She was a fool. Brian had wanted only one thing.

It happened so fast. One minute everything was wonderful. They were laying side by side and he was kissing her. Next minute her pants were down and his knee was between her legs, shoving them open. She was strong and fought him. He was stronger.

He'd fought back with words. "You don't want to be a tease, do you?"

Then, "Let me just feel. I won't do anything, I promise." And, "You want me to, I know it."

Then the knee, and he was in there.

She had turned to stone. Unmoving. Unseeing. Unfeeling. Eternity collapsed and she'd ceased to exist.

But now, the only way out was through. So she walked back in there. She pretended. Everything was fine. Nothing had happened. She drank a beer. Then drank another. She fell out of a car full of girls, giggling. Drunk. Her friends, not a man named Brian, shoved her back in. They got her home. Life went on. They never knew.


*The writing prompt for my story: 8) a high school freshman, 1) in the woods, 7) in the summer and 4) a crime has occurred or is about to.

Could you help me with this? Should this scene be made stronger? It is a flashback to a critical turning point for the main character of my novel, sooo...What do you think?

Thanks for your help, Olivia

22 comments:

Roland D. Yeomans said...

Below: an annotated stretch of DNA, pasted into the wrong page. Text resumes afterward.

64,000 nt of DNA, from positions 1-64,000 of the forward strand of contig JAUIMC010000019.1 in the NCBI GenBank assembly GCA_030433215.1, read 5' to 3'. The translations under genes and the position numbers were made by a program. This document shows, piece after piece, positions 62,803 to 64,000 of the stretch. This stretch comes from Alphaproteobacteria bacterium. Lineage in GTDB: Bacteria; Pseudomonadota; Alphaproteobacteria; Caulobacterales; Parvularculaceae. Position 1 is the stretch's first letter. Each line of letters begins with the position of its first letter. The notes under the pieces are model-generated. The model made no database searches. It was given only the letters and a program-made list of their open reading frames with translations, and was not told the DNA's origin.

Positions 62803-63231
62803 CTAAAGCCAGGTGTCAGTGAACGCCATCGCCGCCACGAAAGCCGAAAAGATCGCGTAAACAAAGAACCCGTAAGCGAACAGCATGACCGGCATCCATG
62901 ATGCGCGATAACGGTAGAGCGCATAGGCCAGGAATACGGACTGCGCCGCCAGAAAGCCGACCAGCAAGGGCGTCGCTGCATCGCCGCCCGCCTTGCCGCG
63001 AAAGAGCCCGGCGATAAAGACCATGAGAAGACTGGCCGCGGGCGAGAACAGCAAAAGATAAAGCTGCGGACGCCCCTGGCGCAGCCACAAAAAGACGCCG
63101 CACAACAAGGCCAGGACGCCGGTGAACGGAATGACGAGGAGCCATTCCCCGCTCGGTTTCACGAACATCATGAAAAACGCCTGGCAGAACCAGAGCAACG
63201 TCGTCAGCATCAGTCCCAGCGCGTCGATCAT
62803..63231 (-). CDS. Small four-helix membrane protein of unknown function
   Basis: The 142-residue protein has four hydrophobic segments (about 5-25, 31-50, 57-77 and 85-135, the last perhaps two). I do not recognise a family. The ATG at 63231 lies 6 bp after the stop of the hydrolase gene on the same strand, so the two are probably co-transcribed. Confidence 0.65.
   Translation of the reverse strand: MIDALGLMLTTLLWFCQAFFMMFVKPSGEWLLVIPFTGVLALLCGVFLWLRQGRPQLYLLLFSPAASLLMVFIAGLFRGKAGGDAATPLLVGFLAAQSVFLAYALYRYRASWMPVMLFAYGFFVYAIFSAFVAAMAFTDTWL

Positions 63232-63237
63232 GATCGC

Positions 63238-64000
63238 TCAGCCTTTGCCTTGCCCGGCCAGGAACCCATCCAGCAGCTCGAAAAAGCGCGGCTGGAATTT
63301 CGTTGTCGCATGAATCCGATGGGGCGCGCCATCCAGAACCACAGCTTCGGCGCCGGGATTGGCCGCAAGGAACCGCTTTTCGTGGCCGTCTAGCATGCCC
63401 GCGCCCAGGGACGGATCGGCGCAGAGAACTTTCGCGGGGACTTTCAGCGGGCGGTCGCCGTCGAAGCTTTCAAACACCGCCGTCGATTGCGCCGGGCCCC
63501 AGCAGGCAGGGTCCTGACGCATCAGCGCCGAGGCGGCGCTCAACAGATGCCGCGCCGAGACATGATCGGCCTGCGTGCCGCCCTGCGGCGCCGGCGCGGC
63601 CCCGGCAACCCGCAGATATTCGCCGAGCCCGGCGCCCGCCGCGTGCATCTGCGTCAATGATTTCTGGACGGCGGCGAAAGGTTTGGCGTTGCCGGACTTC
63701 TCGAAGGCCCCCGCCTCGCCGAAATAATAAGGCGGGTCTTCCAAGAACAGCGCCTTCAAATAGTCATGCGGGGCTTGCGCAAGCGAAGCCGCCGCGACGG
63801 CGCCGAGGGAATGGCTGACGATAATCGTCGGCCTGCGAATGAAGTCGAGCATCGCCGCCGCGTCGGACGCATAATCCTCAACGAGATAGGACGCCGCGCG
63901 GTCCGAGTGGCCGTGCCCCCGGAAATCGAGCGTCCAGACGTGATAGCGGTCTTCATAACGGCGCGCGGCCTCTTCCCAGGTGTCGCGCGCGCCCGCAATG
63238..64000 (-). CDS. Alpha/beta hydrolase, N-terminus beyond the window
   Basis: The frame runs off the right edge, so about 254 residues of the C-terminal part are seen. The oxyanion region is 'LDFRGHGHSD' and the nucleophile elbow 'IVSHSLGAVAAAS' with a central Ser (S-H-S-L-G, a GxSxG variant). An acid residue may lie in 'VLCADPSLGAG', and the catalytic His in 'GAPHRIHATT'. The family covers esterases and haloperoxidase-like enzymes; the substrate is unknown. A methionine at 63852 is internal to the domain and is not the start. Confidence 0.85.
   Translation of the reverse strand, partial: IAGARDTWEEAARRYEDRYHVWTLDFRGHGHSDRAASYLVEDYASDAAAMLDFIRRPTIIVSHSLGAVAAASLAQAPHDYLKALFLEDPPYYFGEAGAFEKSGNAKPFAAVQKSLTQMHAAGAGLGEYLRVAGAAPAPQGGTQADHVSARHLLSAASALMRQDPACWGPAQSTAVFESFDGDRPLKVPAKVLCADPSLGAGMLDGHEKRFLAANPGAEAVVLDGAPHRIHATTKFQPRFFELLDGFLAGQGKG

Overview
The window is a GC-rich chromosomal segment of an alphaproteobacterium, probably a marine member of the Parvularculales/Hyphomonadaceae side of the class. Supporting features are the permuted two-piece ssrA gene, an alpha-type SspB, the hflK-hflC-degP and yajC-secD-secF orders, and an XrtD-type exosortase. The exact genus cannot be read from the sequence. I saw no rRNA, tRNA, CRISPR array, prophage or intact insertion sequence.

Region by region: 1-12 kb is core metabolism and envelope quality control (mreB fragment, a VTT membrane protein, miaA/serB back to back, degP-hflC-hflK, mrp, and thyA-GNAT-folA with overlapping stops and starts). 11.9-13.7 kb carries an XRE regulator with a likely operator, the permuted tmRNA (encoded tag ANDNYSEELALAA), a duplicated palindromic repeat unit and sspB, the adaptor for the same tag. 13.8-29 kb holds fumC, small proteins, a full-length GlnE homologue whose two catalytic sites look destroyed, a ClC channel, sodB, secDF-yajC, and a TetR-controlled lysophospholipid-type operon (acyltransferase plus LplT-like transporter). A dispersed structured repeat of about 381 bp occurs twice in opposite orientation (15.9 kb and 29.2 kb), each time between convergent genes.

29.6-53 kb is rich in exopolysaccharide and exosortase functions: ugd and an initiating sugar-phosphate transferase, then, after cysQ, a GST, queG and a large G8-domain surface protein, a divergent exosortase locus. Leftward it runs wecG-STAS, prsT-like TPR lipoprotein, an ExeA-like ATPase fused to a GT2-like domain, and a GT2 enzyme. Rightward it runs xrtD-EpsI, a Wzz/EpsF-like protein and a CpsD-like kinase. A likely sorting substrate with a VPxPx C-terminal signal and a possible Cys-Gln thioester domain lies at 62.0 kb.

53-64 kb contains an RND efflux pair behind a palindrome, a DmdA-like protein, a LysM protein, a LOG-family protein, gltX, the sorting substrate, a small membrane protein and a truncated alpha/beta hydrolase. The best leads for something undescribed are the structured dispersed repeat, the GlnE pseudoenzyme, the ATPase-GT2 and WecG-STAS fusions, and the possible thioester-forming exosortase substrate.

Sadly, this isn't just reserved for fiction. You did a fantastic job of portraying the hurt, the loss, and sense of dirtiness and betrayal that comes from such a crime.

Sunday has such a scene for me in my blog mystery. Life is tragic because Man makes it so.

Have a great weekend, Roland

Jessica Anne said...

Great job! I really felt her revulsion, confusion, and pain. A tragic story. Really well told.

Elliot Grace said...

...the trick is to lift a reader from their sofa, and plop them into your story, painting them a picture with brush strokes from a hand talented enough to leave them begging for more.

I knew she was in despair without you spelling it out. That's what I mean by "painting the pic."

Nicely done:)

The Words Crafter said...

Ooooo, you stirred up some emotions inside of me!!! Excellent, very well done!

Renae said...

Well done, you pulled me right into your story. Good work!

Jemi Fraser said...